Cocaine‐Specific Effects on Exosome Biogenesis in Microglial Cells

Academic Article


  • Cocaine is a highly addictive stimulant and a well-known drug, with multiple effects on physiology. Cocaine can have direct effects on all cell types in the brain, including microglia. Microglia can be activated by other conditions, such as infection, inflammation, or injury. However, how cocaine regulates microglia and the influence of cocaine on microglial-derived exosomes remains unknown. Exosomes are nanovesicles that are responsible for intercellular communications, signaling, and trafficking necessary cargo for cell homeostasis. In this study, we hypothesized that cocaine affects exosome biogenesis and composition in BV2 microglial cells. BV2 microglial cells were cultured in exosome-depleted RPMI-1640 media and were treated according to the experimental designs. We observed that cell viability decreased by 11% at 100 µM cocaine treatment but was unaffected at other concentrations. After treatments, the exosomes were isolated from the condition media. Purified exosomes were characterized and quantified using transmission electron microscope (TEM) and nanoparticle tracking analysis (NTA). By NTA, there was a significant decrease in particles/mL after cocaine treatment. There was a 39.5%, 58.1%, 32.3% and 28.1% decrease in particles/mL at 100 nM, 1 μM, 10 μM and 100 μM cocaine, respectively. The characterization of exosomes and exosomal protein was performed by western/dot blot analyses. Tetraspanins CD11b, CD18 and CD63 were relatively unchanged after cocaine treatment. The heat shock proteins (Hsps), Hsp70 and Hsp90, were both significantly increased at 10 μM and 100 μM, but only hsp70 was significantly increased at 10 nM. The Rab proteins were assessed to investigate their role in cocaine-mediated exosomal decrease. Rab11 was significantly decreased at 10 nM, 100 nM, 1 μM, 10 μM and 100 μM by 15%, 28%, 25%, 38% and 22%, respectively. Rab27 was decreased at all concentrations but only significantly decreased at 100 nM, 1 μM and 100 μM cocaine by 21%, 24% and 23%, respectively. Rab35 had no significant changes noted when compared to control. Rab7 increased at all cocaine concentrations but only a significant increase in expression at 100 nM and 10 μM by 1.32-fold and 1.4-fold increase. Cocaine was found to alter exosome biogenesis and composition in BV2 microglial cells. Western and dot blot analyses verified the identities of purified exosomes, and the specific protein compositions of exosomes were found to change in the presence of cocaine. Furthermore, cocaine exposure modulated the expression of exosomal proteins, such as Hsps and Rab GTPases, suggesting the protein composition and formation of microglial-derived exosomes were regulated by cocaine.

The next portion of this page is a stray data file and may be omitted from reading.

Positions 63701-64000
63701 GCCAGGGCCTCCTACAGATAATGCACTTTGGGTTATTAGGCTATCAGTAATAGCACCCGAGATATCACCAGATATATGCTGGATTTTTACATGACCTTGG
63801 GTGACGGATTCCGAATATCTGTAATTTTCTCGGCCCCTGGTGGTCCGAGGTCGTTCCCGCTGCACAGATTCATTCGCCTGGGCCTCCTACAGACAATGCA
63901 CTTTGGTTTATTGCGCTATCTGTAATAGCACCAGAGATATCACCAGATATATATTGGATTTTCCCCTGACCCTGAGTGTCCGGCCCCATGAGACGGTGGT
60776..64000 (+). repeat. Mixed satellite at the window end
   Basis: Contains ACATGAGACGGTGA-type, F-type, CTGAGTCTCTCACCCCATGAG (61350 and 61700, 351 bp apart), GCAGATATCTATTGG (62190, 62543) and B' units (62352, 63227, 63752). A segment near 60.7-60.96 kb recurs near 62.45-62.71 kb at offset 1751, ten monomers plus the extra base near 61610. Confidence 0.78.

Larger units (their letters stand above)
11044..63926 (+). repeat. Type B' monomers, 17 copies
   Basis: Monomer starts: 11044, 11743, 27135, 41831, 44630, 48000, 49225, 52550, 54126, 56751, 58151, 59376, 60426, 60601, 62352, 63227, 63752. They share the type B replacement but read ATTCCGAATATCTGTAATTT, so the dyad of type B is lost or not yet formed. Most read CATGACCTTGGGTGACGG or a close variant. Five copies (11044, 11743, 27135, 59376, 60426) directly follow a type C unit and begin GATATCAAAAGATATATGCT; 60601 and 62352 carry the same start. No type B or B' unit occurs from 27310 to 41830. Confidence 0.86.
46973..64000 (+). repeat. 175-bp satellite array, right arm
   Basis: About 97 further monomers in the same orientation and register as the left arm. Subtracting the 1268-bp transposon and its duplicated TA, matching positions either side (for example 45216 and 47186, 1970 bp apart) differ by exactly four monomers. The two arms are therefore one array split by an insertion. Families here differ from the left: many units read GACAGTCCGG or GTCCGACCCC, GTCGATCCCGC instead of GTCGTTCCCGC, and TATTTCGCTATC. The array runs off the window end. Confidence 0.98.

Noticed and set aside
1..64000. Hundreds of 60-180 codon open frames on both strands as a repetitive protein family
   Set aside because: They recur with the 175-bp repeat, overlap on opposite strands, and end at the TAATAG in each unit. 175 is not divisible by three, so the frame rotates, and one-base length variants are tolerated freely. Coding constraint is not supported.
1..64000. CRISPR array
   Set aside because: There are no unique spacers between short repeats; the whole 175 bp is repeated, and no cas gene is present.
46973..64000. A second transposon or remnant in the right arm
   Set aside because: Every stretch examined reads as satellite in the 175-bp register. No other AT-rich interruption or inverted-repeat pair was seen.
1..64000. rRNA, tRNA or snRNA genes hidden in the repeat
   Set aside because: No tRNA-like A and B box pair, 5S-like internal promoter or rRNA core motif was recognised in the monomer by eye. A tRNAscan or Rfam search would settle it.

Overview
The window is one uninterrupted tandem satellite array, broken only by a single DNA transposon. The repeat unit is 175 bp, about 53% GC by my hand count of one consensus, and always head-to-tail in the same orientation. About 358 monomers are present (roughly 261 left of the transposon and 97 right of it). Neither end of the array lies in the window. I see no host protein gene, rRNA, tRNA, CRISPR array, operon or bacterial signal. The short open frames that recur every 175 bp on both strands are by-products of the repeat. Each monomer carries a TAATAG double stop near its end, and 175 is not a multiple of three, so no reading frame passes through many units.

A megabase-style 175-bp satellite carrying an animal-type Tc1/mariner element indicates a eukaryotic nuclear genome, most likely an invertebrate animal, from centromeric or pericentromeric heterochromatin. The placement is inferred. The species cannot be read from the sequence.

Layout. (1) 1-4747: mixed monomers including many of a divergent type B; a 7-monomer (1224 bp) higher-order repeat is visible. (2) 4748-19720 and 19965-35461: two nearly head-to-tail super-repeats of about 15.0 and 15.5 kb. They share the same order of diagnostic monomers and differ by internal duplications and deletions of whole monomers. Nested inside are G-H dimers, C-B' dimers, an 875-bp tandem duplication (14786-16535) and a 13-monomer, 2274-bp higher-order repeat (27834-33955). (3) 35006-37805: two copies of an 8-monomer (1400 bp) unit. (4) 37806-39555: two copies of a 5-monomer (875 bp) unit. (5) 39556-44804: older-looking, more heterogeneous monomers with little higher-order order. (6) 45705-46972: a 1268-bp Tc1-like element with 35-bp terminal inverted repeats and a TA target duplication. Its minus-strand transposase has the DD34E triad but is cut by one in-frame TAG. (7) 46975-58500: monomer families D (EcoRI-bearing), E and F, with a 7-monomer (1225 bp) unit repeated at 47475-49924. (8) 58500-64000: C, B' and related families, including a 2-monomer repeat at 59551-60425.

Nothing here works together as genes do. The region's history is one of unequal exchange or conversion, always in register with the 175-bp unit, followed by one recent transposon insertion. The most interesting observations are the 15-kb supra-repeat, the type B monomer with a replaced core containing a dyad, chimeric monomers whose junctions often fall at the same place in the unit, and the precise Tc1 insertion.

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    Digital Object Identifier (doi)

    Author List

  • Kumar S; Crenshaw BJ; Williams SD; Bell CR; Matthews QL; Sims B
  • Start Page

  • 1006
  • End Page

  • 1018
  • Volume

  • 46
  • Issue

  • 4